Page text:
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Temporal development of the gut microbiome in early childhood from the TEDDY study.

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PubMed ID: 30356187

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Stewart CJ, Ajami NJ, O'Brien JL, Hutchinson DS, Smith DP, Wong MC, Ross MC, Lloyd RE, Doddapaneni H, Metcalf GA, Muzny D, Gibbs RA, Vatanen T, Huttenhower C, Xavier RJ, Rewers M, Hagopian W, Toppari J, Ziegler AG, She JX, Akolkar B, Lernmark A, Hyoty H, Vehik K, Krischer JP, Petrosino JF

Nature. Oct 2018. doi: 10.1038/s41586-018-0617-x

COMMENT: This work is oriented to the characterization of the microbiome in early life in a large, multi-centre population as as part of the TEDDY (The Environmental Determinants of Diabetes in the Young) study (https://teddy.epi.usf.edu/TEDDY/). 12,500 stool samples from 903 children from three European countries (Germany, Sweden and Finland) and three US states (Colorado, Georgia and Washington) were analyzed representing those who seroconverted to islet cell autoantibody positivity (IA) or developed type 1 diabetes (T1D) and matched controls. Nested case–control analysis was used to investigate if the microbiome is a good predictor for the development of Islet Autoimmunity or Type 1 Diabetes.

The 16S rRNA region sequenced was the V4 region, using the MiSeq platform (Illumina) with the 2 x 250 bp paired-end read protocol. Each sample was rarefied to 3,000 reads.

The metagenomics shotgun sequencing was done in HiSeq 2000 platform (Illumina) using the 2 x100 bp paired-end read protocol. Each sample was rarefied to 100,000 reads.

16S rRNA and metagenomic illumina sequencing data were analyzed applying Dirichlet multinomial mixtures (DMM) modelling. The entire dataset formed ten distinct clusters and the distribution of these clusters along time allowed to the authors to define 3 different phases of the microbiome in the period between 3 months and 31 months of age. Schematically the authors consider the first year as developmental, the second one as transitional and the third one as the year in which the microbiome is stabilized.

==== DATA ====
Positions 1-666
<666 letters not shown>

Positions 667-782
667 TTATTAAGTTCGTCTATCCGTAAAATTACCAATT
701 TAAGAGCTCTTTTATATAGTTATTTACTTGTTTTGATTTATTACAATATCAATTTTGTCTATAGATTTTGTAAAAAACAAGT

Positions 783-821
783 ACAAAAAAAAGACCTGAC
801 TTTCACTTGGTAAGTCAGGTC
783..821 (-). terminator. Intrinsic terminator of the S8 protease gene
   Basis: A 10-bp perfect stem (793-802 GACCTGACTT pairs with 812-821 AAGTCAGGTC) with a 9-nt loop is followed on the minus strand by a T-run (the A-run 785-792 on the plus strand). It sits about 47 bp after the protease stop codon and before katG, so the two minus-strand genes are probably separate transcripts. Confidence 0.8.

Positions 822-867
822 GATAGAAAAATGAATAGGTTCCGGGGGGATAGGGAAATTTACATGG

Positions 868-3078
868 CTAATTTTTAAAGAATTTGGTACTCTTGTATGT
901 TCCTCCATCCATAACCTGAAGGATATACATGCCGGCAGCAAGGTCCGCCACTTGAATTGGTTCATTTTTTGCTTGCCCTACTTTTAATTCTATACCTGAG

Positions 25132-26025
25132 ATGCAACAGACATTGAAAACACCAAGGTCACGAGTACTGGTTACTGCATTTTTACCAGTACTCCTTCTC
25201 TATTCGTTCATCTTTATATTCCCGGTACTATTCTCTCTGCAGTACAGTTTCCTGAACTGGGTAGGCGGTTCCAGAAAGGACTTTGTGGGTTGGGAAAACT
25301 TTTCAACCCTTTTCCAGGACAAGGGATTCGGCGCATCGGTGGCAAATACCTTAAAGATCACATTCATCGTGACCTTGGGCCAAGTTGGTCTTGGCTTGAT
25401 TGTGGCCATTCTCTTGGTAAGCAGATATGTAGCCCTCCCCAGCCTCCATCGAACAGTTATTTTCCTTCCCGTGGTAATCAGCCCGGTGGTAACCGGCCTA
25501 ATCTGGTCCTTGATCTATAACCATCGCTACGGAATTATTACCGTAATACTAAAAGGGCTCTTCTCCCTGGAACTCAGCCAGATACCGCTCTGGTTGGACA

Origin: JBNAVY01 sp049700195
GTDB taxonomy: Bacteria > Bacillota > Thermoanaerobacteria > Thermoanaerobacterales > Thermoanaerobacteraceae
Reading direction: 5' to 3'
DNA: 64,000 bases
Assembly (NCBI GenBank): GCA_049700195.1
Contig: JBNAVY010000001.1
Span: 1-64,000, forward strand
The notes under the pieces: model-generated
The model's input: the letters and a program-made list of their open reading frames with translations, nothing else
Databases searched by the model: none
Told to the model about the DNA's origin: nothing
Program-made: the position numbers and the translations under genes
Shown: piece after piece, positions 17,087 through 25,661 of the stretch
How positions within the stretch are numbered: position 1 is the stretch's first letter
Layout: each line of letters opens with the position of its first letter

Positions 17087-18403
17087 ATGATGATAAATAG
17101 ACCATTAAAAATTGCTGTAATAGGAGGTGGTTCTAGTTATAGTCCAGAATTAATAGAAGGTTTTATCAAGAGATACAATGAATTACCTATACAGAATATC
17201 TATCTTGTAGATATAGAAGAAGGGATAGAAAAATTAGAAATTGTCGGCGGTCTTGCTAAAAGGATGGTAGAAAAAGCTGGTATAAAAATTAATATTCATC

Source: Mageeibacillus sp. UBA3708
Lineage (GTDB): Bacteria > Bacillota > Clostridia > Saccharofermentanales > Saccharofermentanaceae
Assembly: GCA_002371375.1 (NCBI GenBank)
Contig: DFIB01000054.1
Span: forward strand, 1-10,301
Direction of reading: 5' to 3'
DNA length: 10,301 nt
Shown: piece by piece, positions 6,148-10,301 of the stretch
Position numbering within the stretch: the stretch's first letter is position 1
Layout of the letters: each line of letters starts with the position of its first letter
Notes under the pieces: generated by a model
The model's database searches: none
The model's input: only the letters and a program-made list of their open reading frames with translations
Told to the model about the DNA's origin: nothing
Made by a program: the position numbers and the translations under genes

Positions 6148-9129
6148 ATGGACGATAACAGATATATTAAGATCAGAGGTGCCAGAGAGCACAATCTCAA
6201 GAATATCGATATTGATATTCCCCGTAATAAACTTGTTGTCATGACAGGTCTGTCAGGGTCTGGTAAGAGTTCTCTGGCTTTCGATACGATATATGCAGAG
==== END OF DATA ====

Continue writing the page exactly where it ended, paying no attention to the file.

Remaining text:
Using linear mixed-effects modelling of the top five phyla and Shannon’s diversity index, we determined three distinct phases of microbiome progression: a developmental phase (months 3–14), a transitional phase (months 15–30), and a stable phase (≥31 months), in which all five phyla and the Shannon diversity index changed significantly during the developmental phase, two phyla (Proteobacteria and Bacteroidetes) and the Shannon diversity index changed significantly during the transitional phase, and all phyla and the Shannon diversity index were unchanged during the stable phase. 

These were the compositional differences detected between Islet Autoimmunity (IA) cohort and Type 1 Diabetes (T1D) with the control cohort:

The relative abundance of the top 50 most abundant genera from 16S rRNA gene sequencing showed only subtle compositional differences, with higher relative abundance of an unclassified Erysipelotrichaceae (P = 0.019) in cases of IA. In the T1D and control cohort, five bacterial genera were associated with T1D onset, with Parabacteroides the most significant (P < 0.001). Eleven bacterial genera were lower in T1D cases, including four unclassified Ruminococcaceae, Lactococcus (P = 0.020), Streptococcus (P = 0.032), and Akkermansia (P = 0.045)

Searching for significant factors associated with the microbiome profiles the authors find that birth mode is significantly associated with microbiome development with higher levels of Bacteroides spp. in delivered vaginally infants during the first year of life. They also find that living with siblings or with furry pets influences the microbiome profiles in early life, accelerating the maturation of the microbiome. The authors higlight that the first year of life is is very important in the microbiome development being breast milk the main factor that influences microbiome development over this period.

Data availability: TEDDY microbiome 16S rRNA gene sequencing and metagenomic sequencing data that support the findings of this study have been deposited in the NCBI database of Genotypes and Phenotypes (dbGaP) with the primary accession code phs001443. v1.p1, in accordance with the dbGaP controlled-access authorization process. Clinical metadata analysed during the current study will be made available in the NIDDK Central Repository at https://www.niddkrepository.org/studies/teddy.

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Raquel Tobes